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UK: good London camera shops

 
 
David J Taylor
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      04-18-2012
> Hello David.
>
> I didn't know that Nikon's FF cameras can use the APS-C lenses. Nice
> idea and something that Canon ought to try.
> Thanks for the info.
>
> Best wishes from the wet UK, Ian.


As "nospam" says, they made that impossible. Could result in shorter
APS-C lenses, though? Almost sunny here in Edinburgh....

Cheers,
David

 
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David Dyer-Bennet
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      04-18-2012
"Ian" <(E-Mail Removed)> writes:

> "David J Taylor" <(E-Mail Removed)> wrote in message
> news:jmljil$m3i$(E-Mail Removed)...
>> "Wolfgang Weisselberg" <(E-Mail Removed)> wrote in message I note
>> that Nikon full frame cameras can take DX (APS-C) lenses, and can then
>> produce even higher frame rates using just the central portion of the
>> sensor. Having said that, I suspect that with today's resolutions taking
>> HD video might well be good enough for those occasions where the exact
>> moment must be captured, or "just" pressing the button at the right
>> moment....
>>
>> David

>
> Hello David.
>
> I didn't know that Nikon's FF cameras can use the APS-C lenses. Nice idea
> and something that Canon ought to try.
> Thanks for the info.


In two modes, even. (This is based on my D700, but I believe the same
choices are available in all the current Nikon FX cameras).

In one mode, mountind a DX lens automatically tells the camera to read
just the DX region of the sensor. This gives you the angle of view you
expect from that lens, but only 5.1 megapixels (on my D700; would be
higher on a D800 ). As a menu choice, the edges of the viewfinder
can be masked, making clear what the boundaries of what you're
photographing (but letting you actually see things about to enter the
frame, just through a neutral-density filter).

In the other mode, you select manually what part of the sensor to read.
You can read the DX area even with FX lenses -- or you can read the FX
area with DX lenses. With many lenses this gets you super-severe
vignetting or even the visible edge of the image circle, of course.

Interestingly (and amusingly), with my Tokina 12-24/4 DX lens, the image
covered the full FX frame out to about 18mm -- meaning that I could have
used it as an FX lens with about the same effective angle of view that
it had on a DX sensor. This is *not* any kind of optical law I can
figure out, it's just how that lens happened to behave (and I didn't
measure carefully how much vignetting there was or what the resolution
was in the corners of the FX frame at 18mm, I just looked through the
viewfinder).
--
David Dyer-Bennet, http://www.velocityreviews.com/forums/(E-Mail Removed); http://dd-b.net/
Snapshots: http://dd-b.net/dd-b/SnapshotAlbum/data/
Photos: http://dd-b.net/photography/gallery/
Dragaera: http://dragaera.info
 
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nospam
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      04-18-2012
In article <(E-Mail Removed)>, Wolfgang
Weisselberg <(E-Mail Removed)> wrote:

> OK, then Canon doesn't have a problem. EF fits on all and EF-S
> fits on the crop cameras.


all full frame nikon autofocus lenses fit on all nikon crop cameras,
just as all full frame canon autofocus lenses (ef) fit on all canon
crop cameras.

the difference is that nikon manual focus lenses *also* fit nikon
cameras, but canon manual focus lenses do not.

low end nikon bodies may not be able to focus some of those lenses, but
that's the only limitation. low end bodies are not targeted at people
who have lots of lenses, particularly older ones, so this limitation is
very minor and moot.

> And no stupid "hey, I'm a 15 MPix
> camera, but I will only give you 5 MPix or black borders".
> If a lens fits, it works 100 percent.


all lenses work 100%, but a dx lens is obviously is not going to cover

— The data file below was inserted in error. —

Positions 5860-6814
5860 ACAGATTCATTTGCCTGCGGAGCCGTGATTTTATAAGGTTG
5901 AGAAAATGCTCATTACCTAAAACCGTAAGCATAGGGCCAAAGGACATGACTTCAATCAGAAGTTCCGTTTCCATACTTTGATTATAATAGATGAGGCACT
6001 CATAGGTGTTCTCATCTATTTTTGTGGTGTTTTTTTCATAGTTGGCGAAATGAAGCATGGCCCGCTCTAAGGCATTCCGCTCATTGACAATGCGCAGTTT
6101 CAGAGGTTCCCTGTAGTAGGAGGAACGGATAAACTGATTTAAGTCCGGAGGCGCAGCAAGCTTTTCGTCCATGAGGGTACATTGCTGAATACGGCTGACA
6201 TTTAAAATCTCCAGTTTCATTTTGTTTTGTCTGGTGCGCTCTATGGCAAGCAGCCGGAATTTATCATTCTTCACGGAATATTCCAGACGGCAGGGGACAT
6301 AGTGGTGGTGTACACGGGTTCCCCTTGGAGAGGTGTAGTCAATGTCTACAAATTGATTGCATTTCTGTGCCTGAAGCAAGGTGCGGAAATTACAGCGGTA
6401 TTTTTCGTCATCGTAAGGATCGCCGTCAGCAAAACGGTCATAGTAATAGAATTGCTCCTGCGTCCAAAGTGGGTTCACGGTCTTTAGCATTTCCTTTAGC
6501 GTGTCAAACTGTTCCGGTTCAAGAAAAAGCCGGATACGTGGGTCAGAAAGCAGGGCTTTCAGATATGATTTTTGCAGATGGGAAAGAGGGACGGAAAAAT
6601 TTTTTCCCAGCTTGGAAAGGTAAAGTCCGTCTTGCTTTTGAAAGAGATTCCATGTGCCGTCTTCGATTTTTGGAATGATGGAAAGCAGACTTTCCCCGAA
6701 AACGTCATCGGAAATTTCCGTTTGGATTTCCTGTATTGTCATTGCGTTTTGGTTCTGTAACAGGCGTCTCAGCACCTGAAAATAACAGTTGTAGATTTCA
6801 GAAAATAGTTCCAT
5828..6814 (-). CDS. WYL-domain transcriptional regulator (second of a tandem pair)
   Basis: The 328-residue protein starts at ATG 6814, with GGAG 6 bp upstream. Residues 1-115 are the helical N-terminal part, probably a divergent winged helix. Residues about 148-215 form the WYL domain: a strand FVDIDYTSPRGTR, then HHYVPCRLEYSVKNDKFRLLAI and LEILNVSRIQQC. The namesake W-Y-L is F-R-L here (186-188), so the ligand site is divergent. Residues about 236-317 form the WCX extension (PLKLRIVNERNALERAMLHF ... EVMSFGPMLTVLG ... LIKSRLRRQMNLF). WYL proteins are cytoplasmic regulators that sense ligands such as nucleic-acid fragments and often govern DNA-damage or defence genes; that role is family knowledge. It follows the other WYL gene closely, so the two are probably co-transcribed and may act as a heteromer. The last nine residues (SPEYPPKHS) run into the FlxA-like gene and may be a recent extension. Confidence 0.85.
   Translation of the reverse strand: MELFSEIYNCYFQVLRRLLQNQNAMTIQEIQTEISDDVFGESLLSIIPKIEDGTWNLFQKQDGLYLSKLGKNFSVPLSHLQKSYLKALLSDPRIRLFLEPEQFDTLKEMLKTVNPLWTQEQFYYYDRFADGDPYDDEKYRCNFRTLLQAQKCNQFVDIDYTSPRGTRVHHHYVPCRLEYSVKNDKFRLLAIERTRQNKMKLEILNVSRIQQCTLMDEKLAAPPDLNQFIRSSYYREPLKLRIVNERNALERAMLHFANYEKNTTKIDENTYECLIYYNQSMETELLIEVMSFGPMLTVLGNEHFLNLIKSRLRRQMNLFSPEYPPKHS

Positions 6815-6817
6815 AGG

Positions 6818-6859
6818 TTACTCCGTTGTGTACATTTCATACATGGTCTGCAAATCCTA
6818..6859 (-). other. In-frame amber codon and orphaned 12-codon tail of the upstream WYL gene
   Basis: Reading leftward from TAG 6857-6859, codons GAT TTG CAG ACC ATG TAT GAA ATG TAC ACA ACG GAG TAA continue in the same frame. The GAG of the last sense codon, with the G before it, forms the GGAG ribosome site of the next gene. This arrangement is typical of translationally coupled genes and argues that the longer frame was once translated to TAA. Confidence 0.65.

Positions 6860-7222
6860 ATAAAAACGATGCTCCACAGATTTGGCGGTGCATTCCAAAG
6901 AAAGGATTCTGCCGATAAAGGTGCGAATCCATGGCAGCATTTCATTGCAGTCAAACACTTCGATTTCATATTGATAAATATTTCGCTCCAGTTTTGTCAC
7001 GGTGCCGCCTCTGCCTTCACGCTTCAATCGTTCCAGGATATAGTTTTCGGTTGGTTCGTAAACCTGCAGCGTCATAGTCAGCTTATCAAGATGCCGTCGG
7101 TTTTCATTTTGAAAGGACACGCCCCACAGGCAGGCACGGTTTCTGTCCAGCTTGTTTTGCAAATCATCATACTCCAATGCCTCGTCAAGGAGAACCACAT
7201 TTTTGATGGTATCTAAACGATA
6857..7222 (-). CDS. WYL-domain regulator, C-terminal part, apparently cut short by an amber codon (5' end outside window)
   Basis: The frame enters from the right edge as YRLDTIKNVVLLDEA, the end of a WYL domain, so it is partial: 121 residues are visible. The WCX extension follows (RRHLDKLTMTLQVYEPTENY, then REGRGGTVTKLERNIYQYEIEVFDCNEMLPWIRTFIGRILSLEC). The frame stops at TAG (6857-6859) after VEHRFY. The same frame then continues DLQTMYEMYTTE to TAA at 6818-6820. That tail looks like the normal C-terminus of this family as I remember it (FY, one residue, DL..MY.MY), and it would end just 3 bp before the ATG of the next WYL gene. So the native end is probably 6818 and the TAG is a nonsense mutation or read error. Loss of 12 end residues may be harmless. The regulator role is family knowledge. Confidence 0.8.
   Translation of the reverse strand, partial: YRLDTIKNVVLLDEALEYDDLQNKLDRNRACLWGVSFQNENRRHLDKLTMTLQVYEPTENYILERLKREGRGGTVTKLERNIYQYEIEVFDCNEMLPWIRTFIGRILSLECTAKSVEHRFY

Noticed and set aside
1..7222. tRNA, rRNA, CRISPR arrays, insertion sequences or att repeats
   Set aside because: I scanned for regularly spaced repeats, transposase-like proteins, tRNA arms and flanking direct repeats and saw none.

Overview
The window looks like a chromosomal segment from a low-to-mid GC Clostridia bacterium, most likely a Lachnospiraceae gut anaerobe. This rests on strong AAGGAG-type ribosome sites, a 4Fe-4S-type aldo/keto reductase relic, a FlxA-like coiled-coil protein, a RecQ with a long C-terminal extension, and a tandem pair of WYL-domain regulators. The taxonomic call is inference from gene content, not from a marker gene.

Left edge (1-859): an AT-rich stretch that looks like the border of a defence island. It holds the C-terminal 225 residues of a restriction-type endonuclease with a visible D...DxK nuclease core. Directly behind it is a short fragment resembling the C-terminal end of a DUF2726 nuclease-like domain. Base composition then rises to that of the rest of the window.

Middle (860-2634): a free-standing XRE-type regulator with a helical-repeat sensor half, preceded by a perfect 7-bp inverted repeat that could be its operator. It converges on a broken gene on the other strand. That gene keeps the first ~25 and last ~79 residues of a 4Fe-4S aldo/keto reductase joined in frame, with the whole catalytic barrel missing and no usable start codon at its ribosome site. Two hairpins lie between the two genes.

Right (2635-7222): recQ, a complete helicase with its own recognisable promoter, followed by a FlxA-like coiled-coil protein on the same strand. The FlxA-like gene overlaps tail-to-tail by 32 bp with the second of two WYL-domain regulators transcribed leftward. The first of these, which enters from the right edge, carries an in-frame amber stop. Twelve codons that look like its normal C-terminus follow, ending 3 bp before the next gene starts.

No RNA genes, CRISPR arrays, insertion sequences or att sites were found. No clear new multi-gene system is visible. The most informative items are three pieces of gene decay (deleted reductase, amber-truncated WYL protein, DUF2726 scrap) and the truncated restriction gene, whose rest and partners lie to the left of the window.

the full frame, however, some do and nikon lets you choose.

> And thus your "You know that Canon changed their mount" was a
> smoke grenade ... which turns out to be in Canon's favour.


actually no it wasn't.
 
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David Dyer-Bennet
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      04-18-2012
nospam <(E-Mail Removed)> writes:

> In article <(E-Mail Removed)>, Wolfgang
> Weisselberg <(E-Mail Removed)> wrote:
>
>> OK, then Canon doesn't have a problem. EF fits on all and EF-S
>> fits on the crop cameras.

>
> all full frame nikon autofocus lenses fit on all nikon crop cameras,
> just as all full frame canon autofocus lenses (ef) fit on all canon
> crop cameras.
>
> the difference is that nikon manual focus lenses *also* fit nikon
> cameras, but canon manual focus lenses do not.
>
> low end nikon bodies may not be able to focus some of those lenses, but
> that's the only limitation. low end bodies are not targeted at people
> who have lots of lenses, particularly older ones, so this limitation is
> very minor and moot.


Some low-end bodies also can't meter through an AIS lens. I didn't find
that much of an inconvenience -- but then I've used meterless cameras
before, *without* the ability to instantly check histogram on the LCD.
--
David Dyer-Bennet, (E-Mail Removed); http://dd-b.net/
Snapshots: http://dd-b.net/dd-b/SnapshotAlbum/data/
Photos: http://dd-b.net/photography/gallery/
Dragaera: http://dragaera.info
 
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nospam
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      04-18-2012
In article <(E-Mail Removed)>, David Dyer-Bennet
<(E-Mail Removed)> wrote:

> > low end nikon bodies may not be able to focus some of those lenses, but
> > that's the only limitation. low end bodies are not targeted at people
> > who have lots of lenses, particularly older ones, so this limitation is
> > very minor and moot.

>
> Some low-end bodies also can't meter through an AIS lens.


true, but that's even less of an issue.

> I didn't find
> that much of an inconvenience -- but then I've used meterless cameras
> before, *without* the ability to instantly check histogram on the LCD.


it still can meter, it's just an iterative process
 
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David Dyer-Bennet
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      04-18-2012
nospam <(E-Mail Removed)> writes:

> In article <(E-Mail Removed)>, David Dyer-Bennet
> <(E-Mail Removed)> wrote:
>
>> > low end nikon bodies may not be able to focus some of those lenses, but
>> > that's the only limitation. low end bodies are not targeted at people
>> > who have lots of lenses, particularly older ones, so this limitation is
>> > very minor and moot.

>>